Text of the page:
Theatre review: Travel With Mum is a heartwarming tale of a son's devotion

Hong Kong's The Nonsensemakers brought to loving life a sweet, if moralistic, production based on a true story about a deeply filial man who built a tricycle with a special back seat to take his 99-year-old mother on a trip around China. -- PHOTO: ES
Hong Kong's The Nonsensemakers brought to loving life a sweet, if moralistic, production based on a true story about a deeply filial man who built a tricycle with a special back seat to take his 99-year-old mother on a trip around China. -- PHOTO: ESPLANADE 

When your feisty 99-year-old mother says she wants to go on a trip around China - do you go?

If you are loyal farmer Wang Yi-Min, the answer is yes, and you build a tricycle with a special back seat to bring her around in, from your home in Tahe on the northernmost tip of the country, to the far west of Tibet, a distance of over 30,000 km. Even if you are 74 years old, as he is.

This sweet, if moralistic, production about a deeply filial man is based on a true story, brought to loving life by Hong Kong's The Nonsensemakers for the Esplanade's Huayi - Chinese Festival of Arts.

The journey is not easy; travelling is physically challenging, they encounter detractors, and even fall ill. But, like a true modern day parable, they soldier on.

The husband-and-wife founders of the theatre company, Jo Ngai and Rensen Chan, play mother and son respectively with the clever use of detailed masks, some astonishingly well-studied mannerisms, as well as a few choice props. Set against the wonderful use of folksy live music, with percussion (Chung Sai Ying), guitar (Alfee Heun) and harmonica (Lee Chun Lok), this intimate show is irresistibly heartwarming.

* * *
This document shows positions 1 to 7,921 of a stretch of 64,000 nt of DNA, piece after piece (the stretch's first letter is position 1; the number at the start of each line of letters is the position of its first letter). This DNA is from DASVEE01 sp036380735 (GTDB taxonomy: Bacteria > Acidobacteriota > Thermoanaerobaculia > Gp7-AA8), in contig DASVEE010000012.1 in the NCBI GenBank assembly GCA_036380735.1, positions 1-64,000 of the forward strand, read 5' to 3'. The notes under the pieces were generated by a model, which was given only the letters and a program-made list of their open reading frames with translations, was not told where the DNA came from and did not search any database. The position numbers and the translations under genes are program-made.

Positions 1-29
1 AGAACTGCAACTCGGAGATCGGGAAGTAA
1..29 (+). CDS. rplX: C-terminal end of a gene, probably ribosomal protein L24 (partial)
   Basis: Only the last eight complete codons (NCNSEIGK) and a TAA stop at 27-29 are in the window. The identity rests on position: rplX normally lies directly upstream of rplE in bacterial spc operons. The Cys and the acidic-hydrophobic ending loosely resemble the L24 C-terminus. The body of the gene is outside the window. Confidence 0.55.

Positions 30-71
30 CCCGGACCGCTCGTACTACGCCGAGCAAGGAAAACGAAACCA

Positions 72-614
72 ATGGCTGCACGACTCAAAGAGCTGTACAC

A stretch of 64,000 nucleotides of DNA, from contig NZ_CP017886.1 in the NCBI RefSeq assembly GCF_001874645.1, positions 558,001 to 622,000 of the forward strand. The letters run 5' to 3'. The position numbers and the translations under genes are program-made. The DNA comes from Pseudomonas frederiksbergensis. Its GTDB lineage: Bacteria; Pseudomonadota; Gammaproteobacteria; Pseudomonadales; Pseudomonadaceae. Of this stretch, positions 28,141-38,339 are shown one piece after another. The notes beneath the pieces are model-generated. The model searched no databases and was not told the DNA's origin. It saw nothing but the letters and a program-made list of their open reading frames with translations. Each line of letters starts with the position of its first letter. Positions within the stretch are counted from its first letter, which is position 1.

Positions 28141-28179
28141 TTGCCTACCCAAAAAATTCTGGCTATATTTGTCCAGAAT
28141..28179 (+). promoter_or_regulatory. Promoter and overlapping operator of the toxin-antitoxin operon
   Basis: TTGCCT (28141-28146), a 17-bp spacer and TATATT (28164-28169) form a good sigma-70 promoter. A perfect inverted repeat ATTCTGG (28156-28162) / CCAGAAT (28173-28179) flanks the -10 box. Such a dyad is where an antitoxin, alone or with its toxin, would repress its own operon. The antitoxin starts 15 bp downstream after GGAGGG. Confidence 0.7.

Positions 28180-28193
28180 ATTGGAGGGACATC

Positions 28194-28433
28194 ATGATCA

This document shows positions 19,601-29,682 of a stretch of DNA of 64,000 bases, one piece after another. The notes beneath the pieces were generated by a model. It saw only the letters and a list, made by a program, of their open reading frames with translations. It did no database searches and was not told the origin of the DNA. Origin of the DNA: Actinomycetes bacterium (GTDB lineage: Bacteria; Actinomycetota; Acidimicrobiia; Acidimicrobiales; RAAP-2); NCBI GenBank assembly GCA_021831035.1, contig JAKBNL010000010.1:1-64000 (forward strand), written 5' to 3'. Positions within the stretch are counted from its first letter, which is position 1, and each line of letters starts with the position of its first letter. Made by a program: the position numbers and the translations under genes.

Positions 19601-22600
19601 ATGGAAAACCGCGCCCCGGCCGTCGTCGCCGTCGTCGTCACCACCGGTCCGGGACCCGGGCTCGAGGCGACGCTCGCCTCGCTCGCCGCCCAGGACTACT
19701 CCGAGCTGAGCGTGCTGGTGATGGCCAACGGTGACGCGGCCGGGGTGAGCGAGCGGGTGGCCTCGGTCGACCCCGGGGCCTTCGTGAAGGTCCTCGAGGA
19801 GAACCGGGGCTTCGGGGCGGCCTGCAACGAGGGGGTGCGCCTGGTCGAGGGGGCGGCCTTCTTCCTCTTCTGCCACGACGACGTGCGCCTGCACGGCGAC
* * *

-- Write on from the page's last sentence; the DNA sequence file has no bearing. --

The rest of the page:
Ngai is captivating as the elderly granny who turns 100 halfway through their journey, apple-cheeked and wrinkled, mouth ajar in a perpetual toothy grin, her back hunched but her spirit ramrod straight. The stage lights up whenever she enters it, whether gently chastising her son, or stubbornly insisting that she did not, in fact, wet herself. She is full of a child-like wonderment and curiosity at the world, the wrinkled little dynamo who keeps her son pedalling.

Travel With Mum deals so tenderly and sweetly with mortality that you forgive the preachy detours it takes along the way, which include less effective attempts to introduce other characters struggling with "family duty", who all eventually learn from this duo's adventures and their deep love and affection for each other.

It is also to the show's credit that they do not go easy on the mother and son after they become a media sensation, and the play grapples with this sudden, blinding limelight and fleshes out the convictions and principles they stand by, and when they are tempted to compromise.

The ensemble cast does capably, but it is the husband-wife duo of Chan and Ngai who steal the show. Their chemistry is so palpable, so stirring, that you feel for their aching bones; your heart lightens when they make it through a particularly arduous leg, or when they meet a good samaritan or kind soul.

Even though death hovers constantly overhead, Ngai's infectiously optimistic Granny makes no bones about it; she declares that this is possibly her last trip, she keeps sampling the seawater because she cannot believe that it is salty, and she steals the show during their first TV interview when her son is too shy to speak.

Swirling dust is a key image in many scenes in the production - a reminder, perhaps, that we all become ashes in the end and go back into the same earth we have pedalled and walked upon.

Perhaps that is the same pull that this elderly granny felt, to connect with cities and landscapes she had never visited, to touch the sand and look up at the stars.

corriet@sph.com.sg

Follow Corrie Tan on Twitter @CorrieTan

book it

TRAVEL WITH MUM

Where: Esplanade Theatre Studio

When: March 1 (Sun) at 2.30pm and 8pm

Admission: $35 from Sistic (does not include booking fee; call 6348-5555 or go to www.sistic.com.sg)